While fertility and infertility remain taboo topics for some women of colour – as they do among some white communities – the tide may slowly be changing, however. In recent years, high profile women of colour including Michelle Obama, Chrissy Teigen and Bollywood royalty Farah Khan have shared their experiences of fertility treatment, helping to reduce some of the stigma.
Seetal Savla says hearing these women open up about their feelings can be a great source of comfort for anyone who’s yearning to become a parent: “It makes them feel less flawed, especially when there’s no escape from the onslaught of images of celebrities and public figures during and after pregnancy,” she says.
“Infertility doesn’t discriminate. It affects men and women from all ethnic backgrounds, so it has been very frustrating not to see these stories in the media until recently.”
Last year, Yvonne John launched a two-day event alongside the organisation Gateway Women for women of colour who are childless not by choice. Speaking to women affected, she heard that the default imagery in leaflets and brochures for fertility treatments can discourage some from seeking help.
“We feel as if black people/people of colour do not experience fertility issues,” she says – adding that poor representation fuels stereotypes. ″[The idea] that black people are hyper-fertile breeding machines means that our problems with fertility can be dismissed, resulting in a lack of conversation or acknowledgement that WoC have problems conceiving.”
This is despite the fact studies indicate black women suffer from higher rates of fibroids, which can affect fertility, and research that suggests black women are almost twice as likely to experience infertility than white women.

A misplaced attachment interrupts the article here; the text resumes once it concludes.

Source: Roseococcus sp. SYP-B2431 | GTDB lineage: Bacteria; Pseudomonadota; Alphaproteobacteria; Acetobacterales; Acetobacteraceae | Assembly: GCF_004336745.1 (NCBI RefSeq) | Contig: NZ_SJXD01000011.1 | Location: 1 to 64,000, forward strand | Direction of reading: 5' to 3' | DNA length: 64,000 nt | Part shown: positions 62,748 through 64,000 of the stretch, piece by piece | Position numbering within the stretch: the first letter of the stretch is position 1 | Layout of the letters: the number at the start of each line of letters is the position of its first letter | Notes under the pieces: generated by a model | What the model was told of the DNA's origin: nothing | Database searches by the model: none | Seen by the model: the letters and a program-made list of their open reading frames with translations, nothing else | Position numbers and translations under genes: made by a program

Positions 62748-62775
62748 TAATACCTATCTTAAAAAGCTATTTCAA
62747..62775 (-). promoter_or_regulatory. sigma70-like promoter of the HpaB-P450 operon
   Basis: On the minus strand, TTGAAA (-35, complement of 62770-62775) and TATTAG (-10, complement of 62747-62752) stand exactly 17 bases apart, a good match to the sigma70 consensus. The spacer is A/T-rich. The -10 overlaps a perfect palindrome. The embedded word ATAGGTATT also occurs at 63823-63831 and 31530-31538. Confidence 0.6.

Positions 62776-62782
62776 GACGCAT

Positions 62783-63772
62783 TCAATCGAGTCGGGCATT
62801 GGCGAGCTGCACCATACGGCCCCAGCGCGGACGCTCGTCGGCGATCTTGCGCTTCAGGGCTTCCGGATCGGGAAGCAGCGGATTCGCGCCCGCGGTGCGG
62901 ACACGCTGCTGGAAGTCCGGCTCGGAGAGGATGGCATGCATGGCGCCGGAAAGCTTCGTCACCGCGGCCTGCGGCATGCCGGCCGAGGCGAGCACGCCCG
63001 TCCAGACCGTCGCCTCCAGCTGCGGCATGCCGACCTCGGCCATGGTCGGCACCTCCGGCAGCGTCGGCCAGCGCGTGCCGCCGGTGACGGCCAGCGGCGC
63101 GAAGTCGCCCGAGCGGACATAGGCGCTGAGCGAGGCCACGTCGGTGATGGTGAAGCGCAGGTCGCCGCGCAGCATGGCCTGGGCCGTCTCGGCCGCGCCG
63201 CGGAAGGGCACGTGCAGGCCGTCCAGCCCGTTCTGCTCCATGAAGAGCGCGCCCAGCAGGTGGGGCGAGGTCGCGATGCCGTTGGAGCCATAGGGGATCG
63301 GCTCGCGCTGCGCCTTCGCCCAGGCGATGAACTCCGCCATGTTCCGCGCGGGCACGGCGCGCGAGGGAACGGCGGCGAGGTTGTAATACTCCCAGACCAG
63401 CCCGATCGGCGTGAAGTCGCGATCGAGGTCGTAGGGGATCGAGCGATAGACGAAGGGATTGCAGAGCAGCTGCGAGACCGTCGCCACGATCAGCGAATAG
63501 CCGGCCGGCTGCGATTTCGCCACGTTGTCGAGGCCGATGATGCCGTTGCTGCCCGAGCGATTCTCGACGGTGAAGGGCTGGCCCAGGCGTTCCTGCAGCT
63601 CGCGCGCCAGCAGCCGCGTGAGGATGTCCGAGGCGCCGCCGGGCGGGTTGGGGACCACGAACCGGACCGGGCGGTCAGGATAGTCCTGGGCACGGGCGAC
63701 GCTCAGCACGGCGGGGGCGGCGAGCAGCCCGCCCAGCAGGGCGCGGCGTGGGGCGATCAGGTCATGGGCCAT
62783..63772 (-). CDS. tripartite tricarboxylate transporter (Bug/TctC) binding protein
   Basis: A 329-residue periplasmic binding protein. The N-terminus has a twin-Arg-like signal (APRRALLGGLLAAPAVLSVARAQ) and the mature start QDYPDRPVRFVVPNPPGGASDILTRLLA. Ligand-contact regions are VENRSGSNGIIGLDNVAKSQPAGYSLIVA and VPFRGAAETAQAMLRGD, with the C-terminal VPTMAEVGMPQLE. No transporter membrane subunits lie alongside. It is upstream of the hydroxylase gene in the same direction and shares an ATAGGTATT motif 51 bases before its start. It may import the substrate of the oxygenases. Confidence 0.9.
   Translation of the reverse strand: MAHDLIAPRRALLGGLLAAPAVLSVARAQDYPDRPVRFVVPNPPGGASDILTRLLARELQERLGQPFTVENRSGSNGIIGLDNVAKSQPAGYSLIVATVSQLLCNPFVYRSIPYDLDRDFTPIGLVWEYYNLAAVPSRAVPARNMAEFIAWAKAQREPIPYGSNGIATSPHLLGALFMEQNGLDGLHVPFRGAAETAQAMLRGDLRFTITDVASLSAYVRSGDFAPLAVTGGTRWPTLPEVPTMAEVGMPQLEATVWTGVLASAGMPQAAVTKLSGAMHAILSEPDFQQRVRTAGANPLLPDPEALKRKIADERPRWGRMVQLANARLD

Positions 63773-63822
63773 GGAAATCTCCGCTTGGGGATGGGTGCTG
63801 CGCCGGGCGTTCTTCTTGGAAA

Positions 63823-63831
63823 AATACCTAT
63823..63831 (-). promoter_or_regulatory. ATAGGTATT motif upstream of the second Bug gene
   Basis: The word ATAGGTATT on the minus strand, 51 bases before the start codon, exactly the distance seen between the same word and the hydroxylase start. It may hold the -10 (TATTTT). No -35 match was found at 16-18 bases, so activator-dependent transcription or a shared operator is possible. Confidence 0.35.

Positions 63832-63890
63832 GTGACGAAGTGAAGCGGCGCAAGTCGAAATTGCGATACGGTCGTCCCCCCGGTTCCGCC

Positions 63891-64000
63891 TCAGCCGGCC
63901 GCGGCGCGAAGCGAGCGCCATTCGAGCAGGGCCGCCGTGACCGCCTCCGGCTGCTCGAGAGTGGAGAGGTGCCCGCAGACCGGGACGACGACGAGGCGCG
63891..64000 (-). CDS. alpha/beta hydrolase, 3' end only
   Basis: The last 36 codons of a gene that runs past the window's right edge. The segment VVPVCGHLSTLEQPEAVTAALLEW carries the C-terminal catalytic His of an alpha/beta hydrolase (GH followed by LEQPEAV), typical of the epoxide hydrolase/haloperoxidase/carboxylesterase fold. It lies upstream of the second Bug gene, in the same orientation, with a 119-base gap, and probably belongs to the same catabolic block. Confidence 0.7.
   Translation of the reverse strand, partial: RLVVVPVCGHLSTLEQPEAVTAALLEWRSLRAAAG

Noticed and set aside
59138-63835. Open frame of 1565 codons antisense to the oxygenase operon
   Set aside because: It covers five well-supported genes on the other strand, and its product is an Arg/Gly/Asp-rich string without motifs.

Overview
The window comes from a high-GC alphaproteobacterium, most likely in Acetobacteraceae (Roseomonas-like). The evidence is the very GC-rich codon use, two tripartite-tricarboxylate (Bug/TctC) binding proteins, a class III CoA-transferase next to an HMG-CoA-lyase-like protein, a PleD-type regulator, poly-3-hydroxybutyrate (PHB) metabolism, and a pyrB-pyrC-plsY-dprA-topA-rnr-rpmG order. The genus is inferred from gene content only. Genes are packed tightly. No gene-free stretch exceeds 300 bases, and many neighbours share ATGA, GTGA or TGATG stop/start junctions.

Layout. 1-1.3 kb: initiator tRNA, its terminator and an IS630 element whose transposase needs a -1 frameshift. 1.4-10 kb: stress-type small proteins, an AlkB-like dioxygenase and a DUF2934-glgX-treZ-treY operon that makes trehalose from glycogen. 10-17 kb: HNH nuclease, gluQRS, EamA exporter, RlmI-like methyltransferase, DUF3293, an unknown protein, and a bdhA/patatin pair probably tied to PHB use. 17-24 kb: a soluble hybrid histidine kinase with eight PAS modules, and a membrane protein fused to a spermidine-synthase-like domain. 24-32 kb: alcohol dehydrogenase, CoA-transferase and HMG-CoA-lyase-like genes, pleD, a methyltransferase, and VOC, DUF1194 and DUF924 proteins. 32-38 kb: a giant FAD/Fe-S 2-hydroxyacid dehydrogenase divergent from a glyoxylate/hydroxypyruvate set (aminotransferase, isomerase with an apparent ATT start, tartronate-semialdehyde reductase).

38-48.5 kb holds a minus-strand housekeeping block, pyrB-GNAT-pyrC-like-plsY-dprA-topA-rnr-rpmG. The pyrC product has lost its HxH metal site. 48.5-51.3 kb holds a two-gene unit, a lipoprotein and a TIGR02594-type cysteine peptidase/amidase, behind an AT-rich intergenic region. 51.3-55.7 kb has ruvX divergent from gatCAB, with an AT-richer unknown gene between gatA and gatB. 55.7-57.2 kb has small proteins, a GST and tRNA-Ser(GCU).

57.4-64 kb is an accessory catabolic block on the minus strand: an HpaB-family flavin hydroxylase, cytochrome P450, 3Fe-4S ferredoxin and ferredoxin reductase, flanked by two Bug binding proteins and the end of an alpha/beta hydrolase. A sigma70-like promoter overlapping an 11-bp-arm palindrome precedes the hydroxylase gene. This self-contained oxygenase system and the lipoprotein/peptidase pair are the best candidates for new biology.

As a member of a charismatic church, John says religion can also be a silencing factor “where you turn your problems over to God and therefore there isn’t a need to seek outside help”.
According to Fatimah Mohamied, a newly qualified midwife with a background in neuroscience and biomedical science, religion can also influence experiences of infertility in Muslim communities.
“IVF is not discussed,” the 31-year-old, from London, says. “I think there’s a segment of Muslin society that don’t discuss it because they don’t understand it and they don’t know if it’s in the realm of “allowed”, Islamically. We just ignore it – infertility is a taboo topic anyway, so why would you discuss a solution to it?”
Mohamied is of mixed Egyptian and Indian heritage and like Savla, George and John, says motherhood was always spoken of “as a guaranteed outcome” of growing up.
She is currently trying to conceive with her husband and says they will try one round of IVF in the future if they’re unable to conceive naturally. “I think it’s important to recognise that this is not something that science or biology can’t control ,” she says. “There are factors at play outside that I think are different from spiritual factors.”
That infertility is still taboo reflects the stigma attached to women’s health issues in general, suggests Mohamied, who would like to see more female scholars in Islam trained to address such issues within Muslim communities. Resources and events around women’s health need to be inclusive and accessible to women of colour, she adds, so all women feel encouraged to seek them out.
George would like to see more black women feel empowered to share their stories, but acknowledges this isn’t always easy. Meanwhile Savla would like women of colour to be invited to participate in more panel discussions, podcasts and documentaries on infertility to de-stigmatise the issue.
All the women who spoke to HuffPost UK agreed the time for change is now. As John says: “Failing to recognise and allow honest conversations around this topic will mean that women of colour will continue to be let down by the systems that should be there to support us.”